Images from a journey around Nepal and India transferred by hand onto wood from various verges
India captivated me. The sights, scents, colours. The curries! The endless smiles from every person proud of the place they held in the world. I felt myself change as I travelled through Nepal to Rajasthan in a tourist free Winter, taking the wild landscapes, self sufficient villages, poverty, pride and overwhelming pollution in my stride as I quickly forgot about my modern Perth life and succumbed to the untamed charm of the subcontinent… it’s existence somehow simultaneously manic and intensely peaceful.
I began this project in a mad desire to create something lasting from discarded items following my experiences as I wished to showcase some of my images whilst recycling where I could. It quickly escalated into an exhibition as much about the images as about the wood that they’d been transferred to and it’s been an incredibly nerve racking process! The processes involves sourcing the wood during verge collection, printing the images onto laser paper, using a special glue to paste the paper face down onto the wood, wait 24 hours, wet the paper and use fingers to gently rub the fibres off, wait 24 hours, varnish and voila! It’s only at this final varnish stage that I get to see if the images have reacted efficiently with the wood grain and the wood type with the paper fibres. I then decide whether to pursue the framing and finishing touches. Unfortunately early in the process I was recommended an inferior glue product that turned out to be water soluble, and of course I didn’t find this out until after wetting the paper and trying to rub it off – in this case taking the whole image with it… garrrr! So each piece of wood has been sanded back at least once. Then of course some images just didn’t suit the wood grain, or didn’t stick for whatever reason, or I’d find out after the varnish that not enough paper residue had been taken off, so I’d sand it back and start again. Massive project with huge amounts of trial and error! I can’t thank my Dad enough – without whom I couldn’t have physically or emotionally completed this project on time… the hourly cups of tea, shed full of fabulous tools and general woodworking knowledge and assistance made a world of difference 🙂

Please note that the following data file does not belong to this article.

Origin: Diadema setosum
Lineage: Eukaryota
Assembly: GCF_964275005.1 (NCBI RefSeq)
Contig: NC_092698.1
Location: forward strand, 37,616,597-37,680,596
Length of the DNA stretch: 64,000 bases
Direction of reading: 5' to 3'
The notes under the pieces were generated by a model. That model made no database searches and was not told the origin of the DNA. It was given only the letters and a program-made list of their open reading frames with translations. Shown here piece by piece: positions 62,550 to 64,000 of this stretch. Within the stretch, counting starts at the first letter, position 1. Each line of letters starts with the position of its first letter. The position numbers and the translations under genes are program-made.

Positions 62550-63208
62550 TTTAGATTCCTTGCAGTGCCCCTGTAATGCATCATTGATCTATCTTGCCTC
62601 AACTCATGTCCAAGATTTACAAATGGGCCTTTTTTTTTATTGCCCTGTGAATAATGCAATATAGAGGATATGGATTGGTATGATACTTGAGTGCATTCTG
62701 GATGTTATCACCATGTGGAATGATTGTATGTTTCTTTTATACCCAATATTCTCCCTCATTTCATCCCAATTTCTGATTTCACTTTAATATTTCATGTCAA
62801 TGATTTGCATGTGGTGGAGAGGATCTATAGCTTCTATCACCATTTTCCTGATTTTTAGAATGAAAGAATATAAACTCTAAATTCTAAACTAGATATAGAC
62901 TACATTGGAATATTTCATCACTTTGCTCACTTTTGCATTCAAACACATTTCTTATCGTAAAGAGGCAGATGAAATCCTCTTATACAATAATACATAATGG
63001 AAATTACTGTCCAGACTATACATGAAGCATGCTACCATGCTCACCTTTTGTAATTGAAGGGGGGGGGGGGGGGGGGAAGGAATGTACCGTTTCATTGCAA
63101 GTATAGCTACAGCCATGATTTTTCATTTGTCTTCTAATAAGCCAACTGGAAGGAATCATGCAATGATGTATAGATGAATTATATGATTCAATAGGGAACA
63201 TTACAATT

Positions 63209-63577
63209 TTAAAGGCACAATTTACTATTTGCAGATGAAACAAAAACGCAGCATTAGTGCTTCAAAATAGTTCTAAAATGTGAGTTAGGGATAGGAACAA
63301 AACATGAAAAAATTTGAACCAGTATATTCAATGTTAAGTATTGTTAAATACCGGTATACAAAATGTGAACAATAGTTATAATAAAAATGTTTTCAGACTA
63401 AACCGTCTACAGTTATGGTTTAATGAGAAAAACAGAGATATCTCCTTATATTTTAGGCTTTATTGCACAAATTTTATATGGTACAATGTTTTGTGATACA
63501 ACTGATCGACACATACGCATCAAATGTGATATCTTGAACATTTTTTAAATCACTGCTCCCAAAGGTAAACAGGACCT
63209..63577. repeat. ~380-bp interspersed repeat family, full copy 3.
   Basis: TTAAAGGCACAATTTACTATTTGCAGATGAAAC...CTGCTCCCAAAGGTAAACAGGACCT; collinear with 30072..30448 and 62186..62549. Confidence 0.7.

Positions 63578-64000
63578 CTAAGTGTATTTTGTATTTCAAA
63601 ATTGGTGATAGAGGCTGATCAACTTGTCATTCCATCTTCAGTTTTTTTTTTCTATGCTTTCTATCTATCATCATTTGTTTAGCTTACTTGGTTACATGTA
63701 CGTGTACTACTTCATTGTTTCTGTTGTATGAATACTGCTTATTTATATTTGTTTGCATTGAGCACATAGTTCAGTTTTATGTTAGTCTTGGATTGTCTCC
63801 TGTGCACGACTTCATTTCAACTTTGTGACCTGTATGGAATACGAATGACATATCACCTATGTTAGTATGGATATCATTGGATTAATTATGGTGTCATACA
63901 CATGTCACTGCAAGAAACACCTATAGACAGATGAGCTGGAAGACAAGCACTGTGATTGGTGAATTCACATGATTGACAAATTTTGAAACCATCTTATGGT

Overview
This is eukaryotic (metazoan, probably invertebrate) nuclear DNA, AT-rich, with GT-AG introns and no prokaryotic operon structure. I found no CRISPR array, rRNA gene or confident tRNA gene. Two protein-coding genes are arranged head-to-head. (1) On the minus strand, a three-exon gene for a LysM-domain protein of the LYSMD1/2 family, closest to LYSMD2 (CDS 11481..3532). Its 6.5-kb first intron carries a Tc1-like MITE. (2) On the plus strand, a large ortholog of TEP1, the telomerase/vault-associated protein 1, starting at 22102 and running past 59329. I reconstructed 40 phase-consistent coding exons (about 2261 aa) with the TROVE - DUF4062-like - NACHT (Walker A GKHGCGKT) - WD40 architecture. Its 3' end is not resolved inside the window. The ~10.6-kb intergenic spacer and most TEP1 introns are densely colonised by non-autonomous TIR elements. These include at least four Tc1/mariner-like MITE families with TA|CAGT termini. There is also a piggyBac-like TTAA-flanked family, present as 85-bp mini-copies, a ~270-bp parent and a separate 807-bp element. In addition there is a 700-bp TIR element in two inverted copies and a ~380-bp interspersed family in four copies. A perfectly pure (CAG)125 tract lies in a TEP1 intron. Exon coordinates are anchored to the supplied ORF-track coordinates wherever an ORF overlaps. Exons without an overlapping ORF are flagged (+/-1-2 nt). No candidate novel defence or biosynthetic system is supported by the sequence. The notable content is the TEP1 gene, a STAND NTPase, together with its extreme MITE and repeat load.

So, yay! It’s finally finished – and will be hung at Bivouac Canteen and Bar tomorrow for all to view. It’s on for a month or two and I’d love to know what you think!! Here’s a few behind the scenes shots of the process… and I’ll add the final images during the week after photographing them 🙂